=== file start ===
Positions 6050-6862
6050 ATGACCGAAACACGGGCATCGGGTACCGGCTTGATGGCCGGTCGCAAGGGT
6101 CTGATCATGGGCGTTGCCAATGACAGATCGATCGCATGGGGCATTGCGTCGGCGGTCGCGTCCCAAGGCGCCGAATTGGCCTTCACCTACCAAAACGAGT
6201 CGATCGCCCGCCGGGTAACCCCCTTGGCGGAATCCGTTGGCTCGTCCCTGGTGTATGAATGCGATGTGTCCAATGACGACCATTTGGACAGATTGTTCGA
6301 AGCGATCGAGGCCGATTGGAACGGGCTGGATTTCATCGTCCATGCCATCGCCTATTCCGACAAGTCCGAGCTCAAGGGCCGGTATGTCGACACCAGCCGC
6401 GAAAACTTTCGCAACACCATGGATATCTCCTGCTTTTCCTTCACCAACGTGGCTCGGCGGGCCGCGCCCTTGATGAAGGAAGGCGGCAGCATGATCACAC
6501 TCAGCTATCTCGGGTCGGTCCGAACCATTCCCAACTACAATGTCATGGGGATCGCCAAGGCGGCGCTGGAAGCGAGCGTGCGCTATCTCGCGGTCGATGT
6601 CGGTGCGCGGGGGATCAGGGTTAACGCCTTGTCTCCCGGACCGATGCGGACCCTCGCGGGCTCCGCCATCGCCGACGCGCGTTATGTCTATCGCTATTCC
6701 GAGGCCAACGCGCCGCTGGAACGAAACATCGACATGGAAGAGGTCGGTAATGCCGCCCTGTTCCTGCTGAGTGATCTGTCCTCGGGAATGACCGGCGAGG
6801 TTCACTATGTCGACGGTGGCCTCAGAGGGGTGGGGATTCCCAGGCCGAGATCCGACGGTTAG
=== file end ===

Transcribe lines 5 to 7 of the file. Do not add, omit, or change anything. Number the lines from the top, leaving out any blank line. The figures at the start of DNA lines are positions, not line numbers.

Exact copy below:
6301 AGCGATCGAGGCCGATTGGAACGGGCTGGATTTCATCGTCCATGCCATCGCCTATTCCGACAAGTCCGAGCTCAAGGGCCGGTATGTCGACACCAGCCGC
6401 GAAAACTTTCGCAACACCATGGATATCTCCTGCTTTTCCTTCACCAACGTGGCTCGGCGGGCCGCGCCCTTGATGAAGGAAGGCGGCAGCATGATCACAC
6501 TCAGCTATCTCGGGTCGGTCCGAACCATTCCCAACTACAATGTCATGGGGATCGCCAAGGCGGCGCTGGAAGCGAGCGTGCGCTATCTCGCGGTCGATGT